The Power of Words
Language and Knowing

I’ve long enjoyed the writing of Oliver Sacks, and have wondered what makes it so oddly compelling. In addition to these two articles, I wrote another one on Sacks in 2002. (It appears in a volume called Disability Studies, published by MLA Press.)

The Uncanny Symphony of Oliver Sacks (2007).
Oliver Sacks: The P.T. Barnum of the Postmodern World? (2000).

Most recently, I was able to catch up with Sacks for this interview (2010).

Much of my writing about Sacks touches in some way on the subject of disability. Here’s a related article that was also the subject of an online colloquy sponsored by the Chronicle of Higher Education, which published it in 1999. You can reach the article here:

Whose Field Is It Anyway? Disability Studies in the Academy

Also on the subject of disability, here’s an appreciation of E.B. White’s Stuart Little on the occasion of the novel’s 75th birthday in 2020. I view the book through the lens of the freak show: Adventure in Ambiguity [PDF]

This review of a book about the human head and this one about the mathematical search for design in the world further reflect my interest in what might be called romantic science. So does this shorter look at a book about the periodic table, and this review of a book called A Planet of Viruses

A physics professor friend suggested in 2002 that I look into the case of a Bell Labs physicist whose results were a little too perfect. The more I saw, the more interesting the case looked, until I dropped everything and started digging as deeply and widely into it as I could. The result was an article that appeared shortly before an appointed panel formally accused the scientist of fraud:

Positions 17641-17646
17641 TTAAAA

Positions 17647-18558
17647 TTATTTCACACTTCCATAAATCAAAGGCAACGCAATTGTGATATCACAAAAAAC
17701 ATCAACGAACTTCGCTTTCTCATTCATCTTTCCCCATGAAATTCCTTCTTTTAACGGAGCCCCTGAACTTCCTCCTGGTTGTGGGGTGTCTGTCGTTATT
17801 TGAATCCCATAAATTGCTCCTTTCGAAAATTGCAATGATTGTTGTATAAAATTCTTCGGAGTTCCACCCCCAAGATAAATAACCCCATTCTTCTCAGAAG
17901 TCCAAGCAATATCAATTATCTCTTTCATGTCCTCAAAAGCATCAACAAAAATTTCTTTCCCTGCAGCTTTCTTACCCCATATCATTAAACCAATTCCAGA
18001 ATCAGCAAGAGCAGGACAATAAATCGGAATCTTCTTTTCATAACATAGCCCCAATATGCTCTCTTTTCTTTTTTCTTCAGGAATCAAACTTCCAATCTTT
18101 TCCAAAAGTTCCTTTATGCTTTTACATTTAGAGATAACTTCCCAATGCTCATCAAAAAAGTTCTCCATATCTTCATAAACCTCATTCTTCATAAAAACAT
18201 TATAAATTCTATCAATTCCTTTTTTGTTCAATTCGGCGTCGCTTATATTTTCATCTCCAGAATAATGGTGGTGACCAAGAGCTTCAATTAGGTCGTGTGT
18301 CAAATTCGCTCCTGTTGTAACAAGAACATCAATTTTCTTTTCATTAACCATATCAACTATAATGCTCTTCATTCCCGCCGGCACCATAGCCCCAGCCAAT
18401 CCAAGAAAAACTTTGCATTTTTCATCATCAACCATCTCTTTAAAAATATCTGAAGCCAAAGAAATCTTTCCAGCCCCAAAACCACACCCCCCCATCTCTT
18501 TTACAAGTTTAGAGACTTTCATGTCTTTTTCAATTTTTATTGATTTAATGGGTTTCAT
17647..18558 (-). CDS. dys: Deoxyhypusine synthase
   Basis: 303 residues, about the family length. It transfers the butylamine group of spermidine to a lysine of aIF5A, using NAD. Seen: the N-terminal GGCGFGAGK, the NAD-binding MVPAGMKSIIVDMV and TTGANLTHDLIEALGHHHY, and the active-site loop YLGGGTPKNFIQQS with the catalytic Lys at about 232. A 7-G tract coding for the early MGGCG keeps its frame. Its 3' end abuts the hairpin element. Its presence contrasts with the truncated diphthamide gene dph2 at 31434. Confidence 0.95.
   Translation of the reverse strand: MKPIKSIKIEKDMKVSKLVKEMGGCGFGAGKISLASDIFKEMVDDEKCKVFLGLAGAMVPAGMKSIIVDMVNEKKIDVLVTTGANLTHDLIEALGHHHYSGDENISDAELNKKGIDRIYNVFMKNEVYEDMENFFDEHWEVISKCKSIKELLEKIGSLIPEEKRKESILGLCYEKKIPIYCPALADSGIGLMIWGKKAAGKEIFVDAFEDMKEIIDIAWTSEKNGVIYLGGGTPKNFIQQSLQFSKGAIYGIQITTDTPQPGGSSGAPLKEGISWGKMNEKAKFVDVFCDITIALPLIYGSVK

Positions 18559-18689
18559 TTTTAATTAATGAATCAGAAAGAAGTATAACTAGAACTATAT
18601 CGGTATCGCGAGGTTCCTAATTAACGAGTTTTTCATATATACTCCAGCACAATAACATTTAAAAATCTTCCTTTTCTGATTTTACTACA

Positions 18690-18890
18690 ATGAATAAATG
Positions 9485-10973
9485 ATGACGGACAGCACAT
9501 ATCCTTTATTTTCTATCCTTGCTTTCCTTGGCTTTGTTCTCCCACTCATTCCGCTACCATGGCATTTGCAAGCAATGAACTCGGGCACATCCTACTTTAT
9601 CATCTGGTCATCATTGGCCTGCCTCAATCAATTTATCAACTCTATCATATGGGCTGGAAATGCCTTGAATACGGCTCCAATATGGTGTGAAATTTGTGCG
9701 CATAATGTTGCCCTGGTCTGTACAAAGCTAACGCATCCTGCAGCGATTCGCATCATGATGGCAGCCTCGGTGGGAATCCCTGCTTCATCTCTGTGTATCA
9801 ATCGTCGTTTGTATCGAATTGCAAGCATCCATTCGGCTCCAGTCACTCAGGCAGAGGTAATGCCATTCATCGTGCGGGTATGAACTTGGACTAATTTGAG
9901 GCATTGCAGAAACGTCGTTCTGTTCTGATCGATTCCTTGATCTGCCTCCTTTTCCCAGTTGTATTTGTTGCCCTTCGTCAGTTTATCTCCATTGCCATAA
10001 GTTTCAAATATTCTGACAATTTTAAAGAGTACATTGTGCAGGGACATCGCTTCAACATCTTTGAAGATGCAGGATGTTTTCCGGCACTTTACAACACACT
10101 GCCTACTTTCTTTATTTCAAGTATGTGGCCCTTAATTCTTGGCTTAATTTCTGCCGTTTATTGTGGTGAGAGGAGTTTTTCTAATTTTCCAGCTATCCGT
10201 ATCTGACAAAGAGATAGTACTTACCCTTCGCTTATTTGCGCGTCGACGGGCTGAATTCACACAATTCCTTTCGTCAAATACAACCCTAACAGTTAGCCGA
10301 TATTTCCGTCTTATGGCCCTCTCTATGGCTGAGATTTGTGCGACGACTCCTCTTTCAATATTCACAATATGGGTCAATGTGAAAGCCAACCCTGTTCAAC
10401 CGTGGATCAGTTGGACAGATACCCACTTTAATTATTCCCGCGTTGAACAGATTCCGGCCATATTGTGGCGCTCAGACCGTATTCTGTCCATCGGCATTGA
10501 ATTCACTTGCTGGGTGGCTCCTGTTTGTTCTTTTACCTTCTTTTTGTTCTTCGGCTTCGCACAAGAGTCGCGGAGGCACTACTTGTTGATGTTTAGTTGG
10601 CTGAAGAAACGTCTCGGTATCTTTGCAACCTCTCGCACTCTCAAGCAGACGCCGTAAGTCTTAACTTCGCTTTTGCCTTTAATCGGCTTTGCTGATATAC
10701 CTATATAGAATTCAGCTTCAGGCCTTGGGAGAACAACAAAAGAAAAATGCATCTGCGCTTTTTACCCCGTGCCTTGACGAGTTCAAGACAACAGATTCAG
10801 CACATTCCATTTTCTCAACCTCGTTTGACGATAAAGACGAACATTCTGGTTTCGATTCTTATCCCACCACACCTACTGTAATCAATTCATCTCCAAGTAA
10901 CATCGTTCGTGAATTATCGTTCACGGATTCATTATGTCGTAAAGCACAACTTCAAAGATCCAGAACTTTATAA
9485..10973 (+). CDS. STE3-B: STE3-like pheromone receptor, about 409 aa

Big trouble in the world of ‘Big Physics’

This article was so well received (it eventually won a national science writing award) that I wrote another article about the unlikely process of writing it:

A Humanist’s Sojourn Among Scientists

On a different note, here’s my sportswriting debut, an article about the broadcaster John Madden that appeared upon the occasion of Madden’s retirement in 2009.

As a followup to football, I branched out here into a different sport, tennis.

And with a new coedited book on baseball that appeared in time for opening day 2011, I wrote this piece on our national pastime. (Here’s a Ukranian translation of it.)

The research for this article on Woody Guthrie didn’t quite take me from California to the New York Island, but it came close: I roamed and rambled from Brooklyn to Oklahoma, and had a thoroughly great time doing so. The piece appeared near the end of Guthrie’s 2012 centennial year.

This piece remembers Pete Seeger on the occasion of his 90th birthday in 2009.

And here Woody Guthrie and Pete Seeger come together in a 2012 review essay that takes in books about them both.

More on music: a review of Greil Marcus’s book about The Doors.

I always figured I should be interested in biographies, and would become puzzled when I couldn’t get through them. In this 2006 article I wondered why that should be so:

The Silhouette and the Secret Self: Theorizing Biography In Our Times

I have a longstanding interest and an insider’s view of the workings of academic culture, so I write occasional reports from the cultural front.

Here’s my first article for the Chronicle of Higher Education (which I’ve written for many times since). The academic job market has gotten worse, if anything, since I wrote this in 1998: